By signing into law new posting requirements aimed at combating pay and gender discrimination, Gov. Chris Christie advanced the fight for equal pay in the workforce.
Under the new law, companies that employ more than 50 people must post gender equality information in the workplace. This information must also be provided to employees at the time of hire, annually thereafter, and upon an employee’s request.
The law is scheduled to take effect Nov. 21 and employers will have 30 days to comply once the New Jersey Department of Labor issues notice.
However, our NJ employment lawyers understand there is much work left to be done. Employees, particularly women, must remain vigilant in making sure they are fairly compensated, particularly in relation to men holding similar positions within the company.
Christie vetoed a measure that would have increased the reporting requirements for public contractors in an effort to better determine and enforce compliance. Those doing business within New Jersey would have been required to report gender, job title, occupational category, race and total compensation to the New Jersey Department of Labor.
“When Gov. Chris Christie had a chance to sign legislation I authored to prevent gender wage discrimination in public contracts, he vetoed the bill, calling it ‘senseless bureaucracy,'” wrote Assemblywoman Pamela Lampitt (D-Camden/Burlington), in the Star-Ledger. Lampitt is also chairwoman of the Assembly’s Women and Children Committee.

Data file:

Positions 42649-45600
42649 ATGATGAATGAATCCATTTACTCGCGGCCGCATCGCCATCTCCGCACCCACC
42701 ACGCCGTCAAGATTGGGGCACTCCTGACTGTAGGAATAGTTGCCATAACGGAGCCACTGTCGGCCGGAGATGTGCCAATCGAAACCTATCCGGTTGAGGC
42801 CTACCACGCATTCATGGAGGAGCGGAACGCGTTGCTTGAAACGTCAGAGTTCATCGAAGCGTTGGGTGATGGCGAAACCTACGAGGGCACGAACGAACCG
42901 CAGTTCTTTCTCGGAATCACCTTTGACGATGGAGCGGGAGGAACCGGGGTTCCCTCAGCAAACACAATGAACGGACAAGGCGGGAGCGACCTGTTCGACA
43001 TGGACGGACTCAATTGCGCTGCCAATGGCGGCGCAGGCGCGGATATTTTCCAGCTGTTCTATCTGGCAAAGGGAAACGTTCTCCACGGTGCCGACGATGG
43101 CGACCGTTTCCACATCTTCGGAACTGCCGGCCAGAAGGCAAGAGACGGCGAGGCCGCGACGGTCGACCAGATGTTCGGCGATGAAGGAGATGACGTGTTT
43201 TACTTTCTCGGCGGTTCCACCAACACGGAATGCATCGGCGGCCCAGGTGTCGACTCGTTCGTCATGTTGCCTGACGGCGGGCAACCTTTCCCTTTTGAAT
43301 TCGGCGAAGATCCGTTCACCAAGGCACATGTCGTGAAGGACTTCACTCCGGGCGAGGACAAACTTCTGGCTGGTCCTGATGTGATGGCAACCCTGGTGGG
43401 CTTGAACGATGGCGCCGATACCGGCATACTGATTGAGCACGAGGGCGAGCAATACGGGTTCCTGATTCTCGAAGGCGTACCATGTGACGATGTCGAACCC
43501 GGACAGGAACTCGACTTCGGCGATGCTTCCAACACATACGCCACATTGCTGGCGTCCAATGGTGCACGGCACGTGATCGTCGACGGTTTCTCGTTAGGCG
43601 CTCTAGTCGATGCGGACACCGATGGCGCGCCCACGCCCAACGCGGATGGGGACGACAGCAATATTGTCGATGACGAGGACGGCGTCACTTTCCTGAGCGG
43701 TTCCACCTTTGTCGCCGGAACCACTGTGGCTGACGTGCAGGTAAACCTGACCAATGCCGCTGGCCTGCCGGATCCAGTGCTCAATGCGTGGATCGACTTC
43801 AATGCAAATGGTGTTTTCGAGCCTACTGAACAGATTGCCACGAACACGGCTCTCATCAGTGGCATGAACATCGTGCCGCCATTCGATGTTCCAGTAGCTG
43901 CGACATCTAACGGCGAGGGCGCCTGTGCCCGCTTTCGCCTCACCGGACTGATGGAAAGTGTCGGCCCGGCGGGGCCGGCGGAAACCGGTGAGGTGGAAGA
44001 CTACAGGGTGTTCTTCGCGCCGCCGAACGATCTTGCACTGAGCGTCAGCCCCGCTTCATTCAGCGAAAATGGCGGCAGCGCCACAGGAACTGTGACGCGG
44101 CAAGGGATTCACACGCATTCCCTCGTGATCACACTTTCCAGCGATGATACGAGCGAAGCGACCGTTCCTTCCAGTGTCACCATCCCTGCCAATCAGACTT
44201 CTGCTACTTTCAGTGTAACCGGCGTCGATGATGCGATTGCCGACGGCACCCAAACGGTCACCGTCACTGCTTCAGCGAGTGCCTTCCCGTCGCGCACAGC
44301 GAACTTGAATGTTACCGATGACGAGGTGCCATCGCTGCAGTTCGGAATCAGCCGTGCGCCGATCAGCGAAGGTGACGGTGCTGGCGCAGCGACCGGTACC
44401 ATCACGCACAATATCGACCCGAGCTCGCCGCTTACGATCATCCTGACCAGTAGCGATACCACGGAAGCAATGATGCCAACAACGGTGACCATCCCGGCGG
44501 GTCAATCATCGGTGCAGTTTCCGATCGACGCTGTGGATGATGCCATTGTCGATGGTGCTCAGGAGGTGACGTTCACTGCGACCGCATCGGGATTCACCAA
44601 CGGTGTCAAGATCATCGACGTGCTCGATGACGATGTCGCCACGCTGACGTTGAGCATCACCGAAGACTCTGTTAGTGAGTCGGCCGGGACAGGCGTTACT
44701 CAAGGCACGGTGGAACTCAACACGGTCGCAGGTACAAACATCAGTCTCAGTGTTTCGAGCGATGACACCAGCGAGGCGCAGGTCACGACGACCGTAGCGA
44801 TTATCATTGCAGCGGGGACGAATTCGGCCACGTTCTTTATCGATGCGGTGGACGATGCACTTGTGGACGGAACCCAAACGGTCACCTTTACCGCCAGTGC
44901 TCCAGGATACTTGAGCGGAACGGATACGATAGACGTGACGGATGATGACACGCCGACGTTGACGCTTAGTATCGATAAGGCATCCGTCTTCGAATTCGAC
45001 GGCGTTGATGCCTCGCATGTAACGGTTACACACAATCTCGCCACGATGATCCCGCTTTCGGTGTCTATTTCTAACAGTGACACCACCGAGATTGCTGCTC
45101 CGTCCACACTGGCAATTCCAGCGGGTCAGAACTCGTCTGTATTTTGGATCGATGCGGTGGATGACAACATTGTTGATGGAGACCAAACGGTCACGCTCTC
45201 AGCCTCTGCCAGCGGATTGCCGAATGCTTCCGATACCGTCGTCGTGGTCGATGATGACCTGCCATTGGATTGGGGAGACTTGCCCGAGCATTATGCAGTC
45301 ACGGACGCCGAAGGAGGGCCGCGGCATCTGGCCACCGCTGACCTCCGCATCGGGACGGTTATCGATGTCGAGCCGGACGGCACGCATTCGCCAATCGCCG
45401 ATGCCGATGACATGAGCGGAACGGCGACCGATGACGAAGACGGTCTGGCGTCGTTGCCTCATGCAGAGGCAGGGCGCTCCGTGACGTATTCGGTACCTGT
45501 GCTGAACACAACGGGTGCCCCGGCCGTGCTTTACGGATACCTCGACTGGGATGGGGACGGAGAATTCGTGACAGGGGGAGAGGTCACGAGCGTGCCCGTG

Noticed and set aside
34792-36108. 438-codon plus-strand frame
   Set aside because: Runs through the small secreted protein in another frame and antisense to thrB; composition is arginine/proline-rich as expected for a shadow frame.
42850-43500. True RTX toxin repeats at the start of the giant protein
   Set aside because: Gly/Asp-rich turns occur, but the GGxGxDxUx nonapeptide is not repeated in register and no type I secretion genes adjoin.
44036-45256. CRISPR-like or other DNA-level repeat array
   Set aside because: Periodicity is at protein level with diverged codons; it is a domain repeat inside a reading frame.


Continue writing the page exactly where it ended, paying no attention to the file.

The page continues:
Christie said it would have been burdensome and would have ultimately driven up the cost of public contracts paid for by tax dollars.
However, fact remain that women continue to fight for the equal pay owed them for equal work; this remains particularly true for jobs traditionally held by men. Lampitt notes a nationwide annual gender wage gap of $15.8 billion. In New Jersey, women earn just 79 cents for every dollar a man earns in the workforce.
Christie returned two New Jersey employment discrimination bills to the legislature for significant amendments.
The first would have eliminated the statute of limitations for bringing compensation discrimination claims. The Christie Administration contends that asserting into the bill limitations on the amount of backpay that can be recover would bring it into better agreement with the holdings of the New Jersey Supreme Court and the Lilly Ledbetter Fair Pay Act of 2009. The governor proposed a two-year limit.
The next measure would have prohibited retaliation against employees requesting pay information. The governor recommended the provisions be included in the New Jersey Law Against Discrimination rather than being made part of NJ’s whistleblower law.
Establishing whistleblower protections is a key component that must be part of any real solution. The secrecy around pay in the workforce is one one the primary reasons why this form of silent discrimination is allowed to continue. Until employees who have reason to believe they are being paid unfairly are given access to compensation information, such discrepancies in pay will remain commonplace.
If you need to speak to an employment law attorney in New Jersey or New York, contact the Resnick Law Group at 973-781-1204 or 646-867-7997.